Virtually any student in first-year English in Canada will recognize Naomi as the protagonist of Joy Kogawa’s Obasan (1981), the first novel to represent the Japanese Canadian (JC) “evacuation”—JC exile from the West Coast during WWII. Kogawa’s identity has ultimately become synonymous with that of Naomi, who has in turn become the exemplum for all JCs and their wartime experiences. An aspect of literary criticism is responsible for this. Minimal research is available on JC texts beyond Obasan, and this effectively silences other JC voices; certain literary critics have identified this dangerously reductive example of literary criticism as homogenizing discourse. My research will address the resulting gap in the criticism by focusing on JC literature, film, and new media representations of evacuation that resist recuperation. The focal point of this project will be to analyze how injustices are rhetorically “managed” through a particular lexicon and according to narrative tropes in both the power discourses and the cultural narratives of resistance, in ways that impact identity formations and challenge the myth of nation. Using JC evacuation as a case study, I will examine not only what occurs during injustice (the 1940s) but also how events are re-narrated diachronically (over 70 years), as a function of, and in reaction to, changing socio-political attitudes.
The first stage of this study will involve the recovery work necessary to compile a more complete body of heterogeneous evacuation narratives. Primary and secondary sources will be made publicly available through a digital archive on ORCA (Online Research Canada), created in collaboration with CWRC and EMiC. Other scholars will be able to build on this work, focusing on JC texts and/or drawing links to other injustices. This research is the next step toward more widespread and productive cooperation
between ethno-cultural groups, increasing the potentiality to reconfigure the inherent hierarchies of state multiculturalism. This research will ideally increase public awareness of the constructed nature of representations of Otherness, and the potentiality to disrupt and resist subjugation.
My proposed project will contribute to the mandate of increasing the accessibility of Lewis-related texts to those interested in unravelling his role in modernism. I intend on generating a Tarr Resources website with annotations of works relating to Tarr that are included in the C.J. Fox Collection housed at University of Victoria’s Special Collections. Fox, a Lewis scholar and collector, amassed an astounding collection of Lewis-related material which now comprises the Wyndham Lewis (1882-1957) collection. The collection’s fonds total seven meters and range from photographs, articles, and correspondence related to Wyndham Lewis in Canada to research material on Vorticism. The collection also contains five English editions of Tarr published prior to Oxford’s republication, which are rare and currently out of print, including a first English edition of the serial novel in the Egoist (1918), Tarr: the 1918 Version (Black Sparrow Press 1990), and Tarr (Chatto & Windus 1928; Methuen 1951; Penguin 1982). The Tarr Resources site will provide a description of those longer works related to Tarr from the archive, including these editions and collections of criticism which mention the novel. In addition to summarizing each of the collection’s Tarr-related resources, my project will also involve digitization. I will identify materials relating to Tarr in the UVic Wyndham Lewis collection, seek copyright permission, and digitize those works that are not already digitally available elsewhere.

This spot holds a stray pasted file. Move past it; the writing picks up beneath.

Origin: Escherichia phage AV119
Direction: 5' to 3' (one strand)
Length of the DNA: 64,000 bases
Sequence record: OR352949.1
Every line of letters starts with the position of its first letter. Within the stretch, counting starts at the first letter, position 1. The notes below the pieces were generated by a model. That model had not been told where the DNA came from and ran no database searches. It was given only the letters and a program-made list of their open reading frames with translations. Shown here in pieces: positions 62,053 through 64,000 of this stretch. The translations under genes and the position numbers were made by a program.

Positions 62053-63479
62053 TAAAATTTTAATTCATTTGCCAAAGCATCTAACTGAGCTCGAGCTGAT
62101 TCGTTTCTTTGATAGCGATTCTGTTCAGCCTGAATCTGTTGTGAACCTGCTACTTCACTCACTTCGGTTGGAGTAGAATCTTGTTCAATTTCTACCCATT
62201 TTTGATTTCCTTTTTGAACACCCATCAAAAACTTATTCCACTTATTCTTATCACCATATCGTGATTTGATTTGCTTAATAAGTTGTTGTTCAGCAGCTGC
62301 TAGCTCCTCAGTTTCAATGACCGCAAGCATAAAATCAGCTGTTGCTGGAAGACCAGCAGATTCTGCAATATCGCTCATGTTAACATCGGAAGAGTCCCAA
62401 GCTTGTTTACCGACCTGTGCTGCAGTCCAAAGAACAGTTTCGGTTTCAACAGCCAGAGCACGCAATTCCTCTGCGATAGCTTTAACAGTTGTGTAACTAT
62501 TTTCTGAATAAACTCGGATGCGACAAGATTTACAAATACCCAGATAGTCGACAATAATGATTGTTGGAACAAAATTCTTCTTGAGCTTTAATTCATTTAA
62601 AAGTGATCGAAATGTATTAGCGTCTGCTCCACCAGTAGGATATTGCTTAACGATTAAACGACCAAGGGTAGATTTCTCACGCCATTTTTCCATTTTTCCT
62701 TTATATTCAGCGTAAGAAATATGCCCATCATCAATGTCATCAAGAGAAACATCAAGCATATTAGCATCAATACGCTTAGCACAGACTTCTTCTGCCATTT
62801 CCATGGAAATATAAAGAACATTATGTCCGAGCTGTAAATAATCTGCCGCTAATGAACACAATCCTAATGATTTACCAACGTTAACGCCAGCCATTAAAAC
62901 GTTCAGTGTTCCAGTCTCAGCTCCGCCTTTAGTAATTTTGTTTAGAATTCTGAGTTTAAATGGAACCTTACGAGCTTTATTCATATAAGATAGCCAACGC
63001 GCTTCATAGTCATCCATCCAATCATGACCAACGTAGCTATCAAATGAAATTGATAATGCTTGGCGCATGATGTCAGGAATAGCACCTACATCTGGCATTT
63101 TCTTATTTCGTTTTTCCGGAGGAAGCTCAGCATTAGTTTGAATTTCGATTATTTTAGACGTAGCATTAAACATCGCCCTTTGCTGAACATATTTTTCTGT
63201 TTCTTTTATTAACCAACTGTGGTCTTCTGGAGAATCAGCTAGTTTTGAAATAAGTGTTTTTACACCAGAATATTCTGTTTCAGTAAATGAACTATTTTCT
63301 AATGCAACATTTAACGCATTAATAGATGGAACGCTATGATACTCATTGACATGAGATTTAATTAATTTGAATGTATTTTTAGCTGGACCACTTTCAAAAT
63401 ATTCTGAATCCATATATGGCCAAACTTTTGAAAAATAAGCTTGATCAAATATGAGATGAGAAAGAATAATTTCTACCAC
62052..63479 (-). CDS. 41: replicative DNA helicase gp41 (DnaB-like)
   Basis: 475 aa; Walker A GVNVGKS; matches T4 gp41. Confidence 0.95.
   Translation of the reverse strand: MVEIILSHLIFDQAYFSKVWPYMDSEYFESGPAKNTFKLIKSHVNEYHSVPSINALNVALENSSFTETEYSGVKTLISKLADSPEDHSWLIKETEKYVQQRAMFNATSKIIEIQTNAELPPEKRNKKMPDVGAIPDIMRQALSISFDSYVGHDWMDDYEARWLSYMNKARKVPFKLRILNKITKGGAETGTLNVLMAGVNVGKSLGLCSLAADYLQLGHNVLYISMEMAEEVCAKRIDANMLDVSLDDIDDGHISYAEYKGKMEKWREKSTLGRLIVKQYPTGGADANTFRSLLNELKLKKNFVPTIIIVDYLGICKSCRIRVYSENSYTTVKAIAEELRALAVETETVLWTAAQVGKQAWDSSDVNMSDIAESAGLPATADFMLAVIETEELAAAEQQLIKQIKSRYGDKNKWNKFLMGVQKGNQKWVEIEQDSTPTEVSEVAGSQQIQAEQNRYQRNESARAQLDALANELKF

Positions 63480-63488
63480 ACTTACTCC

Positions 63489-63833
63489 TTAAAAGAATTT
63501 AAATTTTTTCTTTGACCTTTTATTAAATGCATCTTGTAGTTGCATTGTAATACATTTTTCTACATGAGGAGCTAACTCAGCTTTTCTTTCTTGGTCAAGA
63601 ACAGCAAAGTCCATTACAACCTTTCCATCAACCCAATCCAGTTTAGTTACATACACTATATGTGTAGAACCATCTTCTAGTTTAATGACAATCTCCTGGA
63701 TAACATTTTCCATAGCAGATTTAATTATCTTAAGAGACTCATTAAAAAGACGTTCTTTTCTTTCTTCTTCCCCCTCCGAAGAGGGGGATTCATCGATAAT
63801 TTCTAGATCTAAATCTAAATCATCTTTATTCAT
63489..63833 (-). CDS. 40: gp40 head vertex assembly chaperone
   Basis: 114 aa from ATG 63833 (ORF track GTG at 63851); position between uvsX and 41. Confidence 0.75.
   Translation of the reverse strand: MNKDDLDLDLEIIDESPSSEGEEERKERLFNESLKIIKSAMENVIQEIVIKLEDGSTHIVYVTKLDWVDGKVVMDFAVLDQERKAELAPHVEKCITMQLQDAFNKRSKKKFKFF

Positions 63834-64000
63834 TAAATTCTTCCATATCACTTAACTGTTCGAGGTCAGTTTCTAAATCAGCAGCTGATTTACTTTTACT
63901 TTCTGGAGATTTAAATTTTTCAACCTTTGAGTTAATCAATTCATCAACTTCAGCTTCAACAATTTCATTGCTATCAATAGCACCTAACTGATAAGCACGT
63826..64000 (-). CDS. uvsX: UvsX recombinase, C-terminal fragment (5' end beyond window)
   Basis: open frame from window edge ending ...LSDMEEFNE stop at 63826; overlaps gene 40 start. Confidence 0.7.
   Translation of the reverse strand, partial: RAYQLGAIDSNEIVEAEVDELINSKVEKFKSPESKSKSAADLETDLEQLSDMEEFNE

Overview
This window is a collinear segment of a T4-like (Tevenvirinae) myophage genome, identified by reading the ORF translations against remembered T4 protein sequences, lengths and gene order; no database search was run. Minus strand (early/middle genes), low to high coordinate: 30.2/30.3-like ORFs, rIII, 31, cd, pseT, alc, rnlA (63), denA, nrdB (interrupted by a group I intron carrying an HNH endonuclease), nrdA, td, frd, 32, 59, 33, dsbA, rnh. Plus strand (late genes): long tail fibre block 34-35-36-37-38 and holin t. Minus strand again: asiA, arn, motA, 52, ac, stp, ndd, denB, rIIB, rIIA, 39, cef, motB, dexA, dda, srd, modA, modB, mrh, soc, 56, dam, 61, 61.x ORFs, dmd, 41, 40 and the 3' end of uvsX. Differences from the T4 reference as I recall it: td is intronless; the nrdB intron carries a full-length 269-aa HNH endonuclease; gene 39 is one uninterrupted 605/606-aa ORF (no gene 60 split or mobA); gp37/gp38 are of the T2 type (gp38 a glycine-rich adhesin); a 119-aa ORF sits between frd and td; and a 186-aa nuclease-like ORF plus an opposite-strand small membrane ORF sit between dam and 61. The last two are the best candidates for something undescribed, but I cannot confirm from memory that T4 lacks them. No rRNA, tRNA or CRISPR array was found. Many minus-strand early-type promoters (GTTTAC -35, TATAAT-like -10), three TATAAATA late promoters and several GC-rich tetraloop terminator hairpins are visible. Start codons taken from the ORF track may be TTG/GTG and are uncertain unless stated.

The Tarr Resources site is part of UVic’s Modernist Versions Project (MVP), a digital processing framework that will produce digital critical editions with searchable databases of variants. The 1918 and 1928 editions of Tarr are the first texts this project will digitize, and the resultant MVP Tarr editions will be invaluable and powerful digital tools for scholars interested in comparative analysis. The resources website will supplement the MVP as a starting point for critical inquiries on Tarr.